Alex Bregman aims to repeat as All-Star Game MVP
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Alex Bregman aims to repeat as All-Star Game MVP

Houston Astros’ Jewish slugger elected a starter by fan vote; last year he became first Jew to win prestigious award with game-winning home run

American Jewish baseball player Alex Bregman reacts in the dugout after hitting a home run in the second game of the American League Division Series against the Cleveland Indians at Minute Maid Park in Houston, October 6, 2018. (Bob Levey/Getty Images/via JTA)
American Jewish baseball player Alex Bregman reacts in the dugout after hitting a home run in the second game of the American League Division Series against the Cleveland Indians at Minute Maid Park in Houston, October 6, 2018. (Bob Levey/Getty Images/via JTA)

Alex Bregman will have the chance to make it two in a row as Major League Baseball’s All-Star Game MVP.

The Houston Astros’ Jewish slugger was elected the starting third baseman last week to start the July 9 game in Cleveland, easily outdistancing Hunter Dozier of the Kansas City Royals and Gio Urshela of the New York Yankees by winning 49 percent of the fans’ votes.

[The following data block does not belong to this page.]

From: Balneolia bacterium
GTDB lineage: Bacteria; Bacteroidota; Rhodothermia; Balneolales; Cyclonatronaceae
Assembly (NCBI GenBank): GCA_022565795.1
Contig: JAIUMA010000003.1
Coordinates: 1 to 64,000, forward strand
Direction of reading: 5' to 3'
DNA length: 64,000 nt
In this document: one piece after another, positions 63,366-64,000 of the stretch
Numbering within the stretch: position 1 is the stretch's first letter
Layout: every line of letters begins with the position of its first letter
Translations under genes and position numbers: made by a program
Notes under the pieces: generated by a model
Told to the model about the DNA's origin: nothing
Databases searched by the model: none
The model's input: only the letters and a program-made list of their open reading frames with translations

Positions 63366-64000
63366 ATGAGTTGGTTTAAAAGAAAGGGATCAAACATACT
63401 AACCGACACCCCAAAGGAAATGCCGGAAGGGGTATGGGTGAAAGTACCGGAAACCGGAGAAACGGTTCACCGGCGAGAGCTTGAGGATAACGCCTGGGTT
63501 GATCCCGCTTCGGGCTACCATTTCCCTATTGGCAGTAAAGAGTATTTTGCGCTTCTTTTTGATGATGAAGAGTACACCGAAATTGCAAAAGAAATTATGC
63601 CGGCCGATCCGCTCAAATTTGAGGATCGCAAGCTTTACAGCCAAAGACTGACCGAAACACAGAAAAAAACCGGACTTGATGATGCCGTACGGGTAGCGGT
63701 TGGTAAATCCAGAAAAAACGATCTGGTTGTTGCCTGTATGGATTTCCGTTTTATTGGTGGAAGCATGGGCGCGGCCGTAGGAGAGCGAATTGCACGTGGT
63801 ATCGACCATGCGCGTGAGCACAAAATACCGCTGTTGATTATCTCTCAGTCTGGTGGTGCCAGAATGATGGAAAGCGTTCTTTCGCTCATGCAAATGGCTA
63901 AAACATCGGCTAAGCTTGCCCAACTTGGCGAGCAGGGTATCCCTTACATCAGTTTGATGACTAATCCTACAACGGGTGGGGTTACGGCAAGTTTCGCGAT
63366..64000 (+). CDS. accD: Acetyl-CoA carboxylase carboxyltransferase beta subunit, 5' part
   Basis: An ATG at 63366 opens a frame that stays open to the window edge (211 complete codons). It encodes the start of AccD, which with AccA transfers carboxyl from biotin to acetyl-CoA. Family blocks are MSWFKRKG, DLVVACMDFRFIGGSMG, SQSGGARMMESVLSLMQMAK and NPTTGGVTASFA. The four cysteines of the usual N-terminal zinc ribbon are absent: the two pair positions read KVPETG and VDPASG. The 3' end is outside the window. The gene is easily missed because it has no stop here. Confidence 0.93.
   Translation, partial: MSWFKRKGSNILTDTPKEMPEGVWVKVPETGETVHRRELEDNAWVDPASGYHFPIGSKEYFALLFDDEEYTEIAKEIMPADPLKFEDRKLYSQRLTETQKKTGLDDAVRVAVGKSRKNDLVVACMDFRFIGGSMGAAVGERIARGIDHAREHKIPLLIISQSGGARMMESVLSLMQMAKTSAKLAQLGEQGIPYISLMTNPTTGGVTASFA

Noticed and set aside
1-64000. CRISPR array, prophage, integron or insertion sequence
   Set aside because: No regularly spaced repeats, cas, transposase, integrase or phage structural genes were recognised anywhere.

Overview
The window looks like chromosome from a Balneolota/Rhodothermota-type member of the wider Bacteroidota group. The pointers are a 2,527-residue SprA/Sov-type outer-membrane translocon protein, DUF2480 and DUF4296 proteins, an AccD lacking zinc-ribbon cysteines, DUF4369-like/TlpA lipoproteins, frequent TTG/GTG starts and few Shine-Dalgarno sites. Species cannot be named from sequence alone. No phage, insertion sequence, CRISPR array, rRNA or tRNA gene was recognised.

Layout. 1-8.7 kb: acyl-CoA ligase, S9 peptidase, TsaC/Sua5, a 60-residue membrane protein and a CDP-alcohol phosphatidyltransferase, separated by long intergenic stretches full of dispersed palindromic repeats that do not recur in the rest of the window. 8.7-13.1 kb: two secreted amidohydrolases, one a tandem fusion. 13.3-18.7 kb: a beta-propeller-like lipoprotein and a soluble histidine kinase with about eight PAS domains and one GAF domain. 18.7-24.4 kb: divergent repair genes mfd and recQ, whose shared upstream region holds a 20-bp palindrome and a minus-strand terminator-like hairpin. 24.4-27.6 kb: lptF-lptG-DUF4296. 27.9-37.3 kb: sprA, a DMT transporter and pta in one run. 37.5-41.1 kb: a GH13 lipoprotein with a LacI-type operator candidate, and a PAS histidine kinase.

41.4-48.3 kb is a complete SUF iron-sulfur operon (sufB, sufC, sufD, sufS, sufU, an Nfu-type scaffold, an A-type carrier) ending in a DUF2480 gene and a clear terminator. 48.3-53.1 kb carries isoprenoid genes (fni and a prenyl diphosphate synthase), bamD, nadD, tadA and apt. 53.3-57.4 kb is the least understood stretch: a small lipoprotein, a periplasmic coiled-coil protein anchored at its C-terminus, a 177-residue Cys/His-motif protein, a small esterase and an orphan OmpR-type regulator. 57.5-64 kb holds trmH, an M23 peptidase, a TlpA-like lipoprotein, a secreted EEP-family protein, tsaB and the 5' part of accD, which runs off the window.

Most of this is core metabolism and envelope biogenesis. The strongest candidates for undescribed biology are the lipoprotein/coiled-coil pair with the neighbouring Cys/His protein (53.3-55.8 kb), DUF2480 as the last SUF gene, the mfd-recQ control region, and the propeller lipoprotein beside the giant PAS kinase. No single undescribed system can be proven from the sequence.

Bregman as of the weekend had a batting average of .266 with 22 home runs and 52 runs batted in to help power the Astros to first place in the American League Western Division.

In last year’s All-Star Game, Bregman snapped a 10th-inning tie with a two-run homer to give the AL an 8-6 victory over the National League in Washington, DC. Playing in his first All-Star game, he was the first Jewish player to win the Most Valuable Player award since it was instituted in 1962.

Alex Bregman makes a play in Game 7 of the World Series at Dodger Stadium in Los Angeles, November 1, 2017. (Kevork Djansezian/Getty Images/via JTA)

In March, the 25-year-old, playing in his fourth season after being a No. 1 draft pick out of Louisiana State, agreed to a six-year, $100 million contract with the Astros — one of the largest deals ever for a professional Jewish athlete. He’s already won a world title with the Astros and also was a member of the US team that netted the World Baseball Classic title in 2017.

One Jewish player who was in contention for an All-Star slot but came up short was rookie pitcher Max Fried of the Atlanta Braves. Fried, a 25-year-old lefty starter for the first-place Braves, failed to crack the 11-man staff assembled by a vote of players and the Commissioner’s Office despite a record of 9-3, one win behind the NL leader. His earned run average of 4.04 is good but perhaps not enough for the midsummer recognition.

His hero, according to forbes.com: Sandy Koufax, of course.

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